Enrico Ferri was an Italian criminologist after Beccaria’s time. Ferri’s theory was that criminal had little, if any, control over the forces acting upon them (United States 13). These were tendencies that were developed at a young age or forces that can be found in the criminal’s social or economic environment. Therefore, moral punishment would be unjust, and restraint punishment would likely not to be useful. Ferri led the way to a new type of criminology came about with the aims to eliminate criminal responsibility and moral guilt as the foundation of criminal law and replace it with the idea of “social defense.” The question was not of the guilt they could put on a criminal, but what measures could be taken to prevent a society’s future harm. This is when treatment replaced punishment, an idea that eventually went into creating the juvenile justice system in 1899.
The juvenile justice system was created to treat the juvenile delinquents, not punish them. This goal is embedded in history from significant individuals such as Blackstone, Bentham, Beccaria, and Ferri (United States). However, it is unclear the age where juveniles should be tried as adults (9). The common deciding line for criminal liability throughout history, found in Mosaic and Roman law, was divided into two categories (18). Under seven, and between seven and the attained age of puberty around ages twelve to fourteen, after that you were tried as an adult. In England, Blackstone said, “The period between seven and fourteen is subject to much uncertainty” (United States 18). Eventually, it came about that juveniles were held responsible if they were old enough to understand what they were doing. However there was no middle ground, they were either held responsible or not held responsible. America adopted this from Roman law, and it eventually led to the creation of the juvenile justice system. In the United States, nevertheless, it is becoming easier to try juveniles as adults. This also led to an dispute concerning due process rights. In other words, the disagreement over whether or not adolescents were being treated as fairly as adults. The 1967 U.S. Supreme Court case of In Re Gault held that juveniles were entitled to the same due process rights as adults (Cook v. Gault). In re Gault held that adolescents should be treated just as fairly as adults are treated. Another case was Kent versus United States in 1966. This case lead to the right to hearing, counsel, access to court records, and the requirement of the judge to state the appropriateness of transfer (Kent v. United States).
There are a variety of programs created to aid juvenile delinquents to become productive citizens. This goal can be achieved through different programs to accommodate the juvenile’s needs. Gender, age, and nature of the offense are factors that decide what programs will be helpful for the juvenile delinquent (Columbia Law School). The lack of gender specific programs makes the programs less beneficial (“Federal Advisory Committee on Juvenile Justice Annual Report 2004). As a result, the arrest rate in females has risen significantly since 1981.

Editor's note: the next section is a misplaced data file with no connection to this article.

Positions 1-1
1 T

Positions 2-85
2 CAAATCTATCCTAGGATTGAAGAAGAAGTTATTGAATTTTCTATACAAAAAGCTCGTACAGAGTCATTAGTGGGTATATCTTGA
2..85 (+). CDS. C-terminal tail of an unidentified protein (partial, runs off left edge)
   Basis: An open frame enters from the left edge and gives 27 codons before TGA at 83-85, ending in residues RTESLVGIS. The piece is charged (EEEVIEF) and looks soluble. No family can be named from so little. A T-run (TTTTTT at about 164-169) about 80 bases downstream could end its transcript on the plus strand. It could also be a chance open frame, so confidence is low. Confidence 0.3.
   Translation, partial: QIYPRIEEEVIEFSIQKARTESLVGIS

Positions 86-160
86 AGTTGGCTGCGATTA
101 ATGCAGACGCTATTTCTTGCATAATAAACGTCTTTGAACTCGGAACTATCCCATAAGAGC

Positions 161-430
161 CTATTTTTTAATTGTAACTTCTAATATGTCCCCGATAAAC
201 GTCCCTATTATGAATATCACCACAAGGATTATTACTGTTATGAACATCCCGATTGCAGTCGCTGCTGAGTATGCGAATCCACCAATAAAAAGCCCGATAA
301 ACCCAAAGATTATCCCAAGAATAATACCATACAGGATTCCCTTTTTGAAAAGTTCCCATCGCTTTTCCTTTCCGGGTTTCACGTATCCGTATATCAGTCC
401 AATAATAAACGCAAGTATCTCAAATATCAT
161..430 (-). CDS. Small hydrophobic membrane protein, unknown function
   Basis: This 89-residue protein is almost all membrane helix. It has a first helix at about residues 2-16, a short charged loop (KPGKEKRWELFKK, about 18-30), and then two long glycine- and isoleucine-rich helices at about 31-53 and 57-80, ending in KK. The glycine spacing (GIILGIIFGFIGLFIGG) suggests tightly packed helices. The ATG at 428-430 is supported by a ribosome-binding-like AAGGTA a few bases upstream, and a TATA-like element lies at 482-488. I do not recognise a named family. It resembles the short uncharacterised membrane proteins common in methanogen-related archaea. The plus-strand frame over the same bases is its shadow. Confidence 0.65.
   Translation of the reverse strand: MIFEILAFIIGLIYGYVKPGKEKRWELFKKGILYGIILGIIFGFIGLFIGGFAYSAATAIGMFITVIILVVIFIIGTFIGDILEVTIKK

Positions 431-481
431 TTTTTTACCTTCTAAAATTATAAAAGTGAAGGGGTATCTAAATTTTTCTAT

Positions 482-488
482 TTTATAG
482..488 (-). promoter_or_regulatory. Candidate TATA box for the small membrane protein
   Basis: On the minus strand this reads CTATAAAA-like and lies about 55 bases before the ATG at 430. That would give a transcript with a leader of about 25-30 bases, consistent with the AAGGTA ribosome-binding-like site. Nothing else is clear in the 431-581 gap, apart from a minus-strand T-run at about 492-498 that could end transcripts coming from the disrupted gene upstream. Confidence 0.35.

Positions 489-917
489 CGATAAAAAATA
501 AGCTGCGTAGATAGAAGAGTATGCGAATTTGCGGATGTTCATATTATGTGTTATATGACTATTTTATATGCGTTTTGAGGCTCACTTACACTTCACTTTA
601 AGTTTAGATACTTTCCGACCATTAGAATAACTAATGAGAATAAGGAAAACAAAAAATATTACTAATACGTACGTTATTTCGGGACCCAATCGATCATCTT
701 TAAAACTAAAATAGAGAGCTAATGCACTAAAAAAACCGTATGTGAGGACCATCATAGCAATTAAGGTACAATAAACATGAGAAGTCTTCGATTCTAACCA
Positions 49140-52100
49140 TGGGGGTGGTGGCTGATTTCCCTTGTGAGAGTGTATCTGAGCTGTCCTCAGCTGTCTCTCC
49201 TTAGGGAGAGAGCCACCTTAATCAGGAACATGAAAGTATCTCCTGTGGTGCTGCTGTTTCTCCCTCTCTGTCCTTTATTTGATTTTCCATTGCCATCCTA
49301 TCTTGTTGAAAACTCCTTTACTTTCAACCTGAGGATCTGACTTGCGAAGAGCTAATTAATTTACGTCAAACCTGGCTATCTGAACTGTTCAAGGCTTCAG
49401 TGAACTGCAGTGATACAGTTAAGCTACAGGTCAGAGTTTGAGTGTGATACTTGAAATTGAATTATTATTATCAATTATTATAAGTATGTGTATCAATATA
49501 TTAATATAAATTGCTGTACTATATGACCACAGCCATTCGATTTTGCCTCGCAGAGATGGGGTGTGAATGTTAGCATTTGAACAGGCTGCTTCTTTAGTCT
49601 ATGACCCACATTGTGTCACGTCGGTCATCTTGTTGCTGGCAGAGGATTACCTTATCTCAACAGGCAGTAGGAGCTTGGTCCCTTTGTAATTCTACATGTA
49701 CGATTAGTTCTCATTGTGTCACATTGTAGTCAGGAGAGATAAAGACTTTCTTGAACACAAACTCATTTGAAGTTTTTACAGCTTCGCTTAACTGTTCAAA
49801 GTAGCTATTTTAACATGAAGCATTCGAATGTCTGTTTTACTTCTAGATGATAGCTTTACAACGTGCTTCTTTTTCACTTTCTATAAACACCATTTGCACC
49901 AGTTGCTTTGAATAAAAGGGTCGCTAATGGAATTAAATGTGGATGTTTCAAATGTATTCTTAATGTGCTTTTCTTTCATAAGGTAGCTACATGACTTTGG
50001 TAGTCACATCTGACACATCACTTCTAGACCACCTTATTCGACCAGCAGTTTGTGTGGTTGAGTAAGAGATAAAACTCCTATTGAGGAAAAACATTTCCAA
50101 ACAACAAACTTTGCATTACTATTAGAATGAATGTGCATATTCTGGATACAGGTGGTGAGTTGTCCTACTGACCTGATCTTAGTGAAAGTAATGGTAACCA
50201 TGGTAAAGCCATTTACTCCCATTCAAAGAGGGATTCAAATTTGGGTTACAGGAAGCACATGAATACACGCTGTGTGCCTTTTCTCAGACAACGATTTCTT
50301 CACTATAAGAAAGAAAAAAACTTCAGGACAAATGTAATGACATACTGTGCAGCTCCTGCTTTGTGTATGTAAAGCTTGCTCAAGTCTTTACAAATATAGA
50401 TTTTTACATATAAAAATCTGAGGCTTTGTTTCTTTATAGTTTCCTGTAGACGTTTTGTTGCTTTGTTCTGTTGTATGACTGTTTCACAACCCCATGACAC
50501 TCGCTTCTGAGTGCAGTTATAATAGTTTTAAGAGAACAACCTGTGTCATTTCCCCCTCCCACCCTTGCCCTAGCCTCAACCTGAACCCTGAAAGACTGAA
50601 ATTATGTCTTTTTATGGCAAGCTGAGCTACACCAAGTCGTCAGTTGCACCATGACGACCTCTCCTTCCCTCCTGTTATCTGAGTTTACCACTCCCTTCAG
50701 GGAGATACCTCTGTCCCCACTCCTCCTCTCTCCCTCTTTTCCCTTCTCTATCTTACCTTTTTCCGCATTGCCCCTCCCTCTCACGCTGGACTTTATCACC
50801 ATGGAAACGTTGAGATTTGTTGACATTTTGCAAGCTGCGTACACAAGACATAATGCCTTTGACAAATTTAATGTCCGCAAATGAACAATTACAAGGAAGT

The variety of programs can aid juvenile delinquents into becoming active members of society. Boot camps are one of these programs. They emphasize military style discipline and physical condition (Office of Juvenile Justice and Delinquency Prevention “Juvenile Boot Camps”). In 1992 The Office of Juvenile Justice and Delinquency Prevention (OJJDP) funded three juvenile boot camps designed to address the needs of juvenile offenders. The programs were conducted in Cleveland, Ohio; Denver, Colorado; and Mobile, Alabama. Most juvenile boot camp participants completed the program and continued to aftercare. Program completion rates were 96% in Cleveland, 87% percent in Mobile, and 76% in Denver. The findings included substantial academic improvement. In Mobile about three-quarters of the participants improved by about one grade level or more in reading, spelling, and math skills. In addition, many participants found jobs while in aftercare. However, the studies did not show a reduction in recidivism, or being rearrested. The lessons learned from the study are that that correct population should be targeted for boot camps. At one site it is found that youth with less serious offenses were slightly less likely to recidivate then youth that had been previously confined. Also, facility location was found to be important. Cost issues and community resistance became difficulties when securing residential and aftercare facilities. Also, staff selection and training needs are critical, aftercare programs are difficult to apply and require attention, coordination among agencies must be maintained, and when boot camps are used as an alternative to confinement savings can be attained, but not when used as an alternative to probation.